Some traditional konkani houses have the concept of Mool Ghar. Individuals who come under this clan, have their traditional homes where the Ganpati is worshipped; during festivities they come together as families and worship the Lord together. These houses are huge and belong to the family legacy. This is also a good opportunity to meet long lost cousins, aunts, uncles and loads of Pan-chaa-rika (famous konkani term for gossip and chit-chat). :)

The festival food is a banquet and we used to enjoy eating the food as kids and even as teenagers and adults. Once Arathi is done, everyone enjoys the festival food and Parbey Paan food is partaked by youngest kids from family. We used to keep Ganpati for a single day at my Granny's place however some individuals keep the Ganpati idol for 1.5 days, 7 days and some even 21 days. I do know the logic to this however presume there is some rationale and science behind this. Post second Arathi, which generally happens at mid-night we used to head to the local Ba-ye-ee (konkani term for well) in the vicinity of our house and immerse the Lord's idol. The lord is ushered with traditional Jagaanta vaadya, Shankavaadya, Ghantaa vaadya. The well where the idol is immersed is prayed and blessed and then the idol is immersed in the well. This marks the end of the Chaturthi festival.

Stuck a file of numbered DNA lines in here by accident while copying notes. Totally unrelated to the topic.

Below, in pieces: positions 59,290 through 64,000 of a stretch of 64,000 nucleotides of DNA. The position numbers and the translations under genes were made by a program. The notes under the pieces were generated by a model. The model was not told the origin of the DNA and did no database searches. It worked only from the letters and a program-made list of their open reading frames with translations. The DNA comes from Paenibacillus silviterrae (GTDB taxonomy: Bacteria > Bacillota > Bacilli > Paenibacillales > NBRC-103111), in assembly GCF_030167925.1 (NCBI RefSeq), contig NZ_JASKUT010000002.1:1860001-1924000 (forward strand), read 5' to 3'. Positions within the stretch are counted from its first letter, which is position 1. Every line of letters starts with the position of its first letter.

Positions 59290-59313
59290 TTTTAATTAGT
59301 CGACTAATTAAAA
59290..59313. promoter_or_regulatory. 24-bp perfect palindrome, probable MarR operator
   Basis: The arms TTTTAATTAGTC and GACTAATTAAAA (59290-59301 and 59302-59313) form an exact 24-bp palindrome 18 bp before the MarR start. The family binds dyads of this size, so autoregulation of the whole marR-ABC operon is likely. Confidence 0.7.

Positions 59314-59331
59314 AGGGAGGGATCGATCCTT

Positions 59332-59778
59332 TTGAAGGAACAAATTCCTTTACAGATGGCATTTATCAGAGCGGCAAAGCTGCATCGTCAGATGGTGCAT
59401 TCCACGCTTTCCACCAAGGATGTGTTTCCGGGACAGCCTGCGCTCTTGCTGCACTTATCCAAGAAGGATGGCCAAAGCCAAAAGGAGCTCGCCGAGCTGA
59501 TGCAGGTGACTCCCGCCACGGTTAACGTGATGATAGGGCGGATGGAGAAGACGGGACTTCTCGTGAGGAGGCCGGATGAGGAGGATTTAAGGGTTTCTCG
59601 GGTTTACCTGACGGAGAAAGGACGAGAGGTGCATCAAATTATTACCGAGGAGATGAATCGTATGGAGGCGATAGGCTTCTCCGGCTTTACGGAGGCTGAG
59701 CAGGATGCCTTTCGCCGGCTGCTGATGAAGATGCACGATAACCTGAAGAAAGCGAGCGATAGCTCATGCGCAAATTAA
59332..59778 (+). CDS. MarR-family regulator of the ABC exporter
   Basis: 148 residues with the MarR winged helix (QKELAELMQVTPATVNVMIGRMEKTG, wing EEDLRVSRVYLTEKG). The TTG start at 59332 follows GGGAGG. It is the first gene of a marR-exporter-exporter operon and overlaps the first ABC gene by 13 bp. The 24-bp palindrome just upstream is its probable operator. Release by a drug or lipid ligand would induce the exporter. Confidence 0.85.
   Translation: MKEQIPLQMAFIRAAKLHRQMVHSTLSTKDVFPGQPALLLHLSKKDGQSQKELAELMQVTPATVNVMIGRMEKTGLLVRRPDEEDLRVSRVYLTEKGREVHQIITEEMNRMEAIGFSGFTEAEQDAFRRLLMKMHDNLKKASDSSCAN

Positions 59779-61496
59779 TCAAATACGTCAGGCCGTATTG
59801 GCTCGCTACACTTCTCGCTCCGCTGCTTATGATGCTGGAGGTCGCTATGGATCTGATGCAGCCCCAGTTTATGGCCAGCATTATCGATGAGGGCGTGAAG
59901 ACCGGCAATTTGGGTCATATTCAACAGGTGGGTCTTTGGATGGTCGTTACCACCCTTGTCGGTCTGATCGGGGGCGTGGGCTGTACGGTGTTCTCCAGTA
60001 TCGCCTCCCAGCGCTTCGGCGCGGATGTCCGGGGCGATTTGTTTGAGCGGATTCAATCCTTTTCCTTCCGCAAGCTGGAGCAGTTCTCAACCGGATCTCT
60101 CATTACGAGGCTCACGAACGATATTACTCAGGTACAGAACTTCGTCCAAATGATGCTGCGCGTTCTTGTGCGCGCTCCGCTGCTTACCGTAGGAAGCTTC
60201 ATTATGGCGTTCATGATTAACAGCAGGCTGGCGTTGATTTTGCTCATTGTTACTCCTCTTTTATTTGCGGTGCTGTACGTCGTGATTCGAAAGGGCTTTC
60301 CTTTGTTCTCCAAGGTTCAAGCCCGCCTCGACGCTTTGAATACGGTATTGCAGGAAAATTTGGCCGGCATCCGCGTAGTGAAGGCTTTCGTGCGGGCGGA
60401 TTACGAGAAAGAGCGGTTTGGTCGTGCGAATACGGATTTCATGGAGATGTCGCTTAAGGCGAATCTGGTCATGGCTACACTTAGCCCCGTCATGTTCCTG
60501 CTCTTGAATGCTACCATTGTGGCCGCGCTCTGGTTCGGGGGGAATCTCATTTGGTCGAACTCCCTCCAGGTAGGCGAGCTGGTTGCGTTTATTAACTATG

I always have a lump in my throat when the idol is immersed. Its a good bye to the Lord only with a promise that we would meet him again next year and celebrate the festival with songs of praise, food, crackers and lots of love.
Ganpathi Bappa Moryaa!!! (Praise the lord)


  1. Wish you a very happy ganesh chaturthi! I had been last yr to Dagdusheth ganpati :)

  2. @ Parita - Thanks a bunch lady! Happy Ganesh to you too! I have never visited Dagdusheth, its on one my to-do lists on my visit to Mumbai-Pune, but heard the shrine is quite a beautiful thing. My Mom n Dad have been there. :)

  3. Ashwini, That's a wonderful discription of Ganesh pooja. Ganesh chaturti is the main festivel at my place. But miss it all now. BTW, I have something waiting for you at my site....

  4. @ Swetha - Thanks for the comment. This was a small way for me to recall the good old days which I miss quite a lot. Thanks for the lovely award. That's a sweet surprise. Knowing that its my first award I am all the more elated and jubilant! Thanks dear!!

    I will post the taggged answers to your questions and tag along few more people (as per the rule very soon).

    You made my day!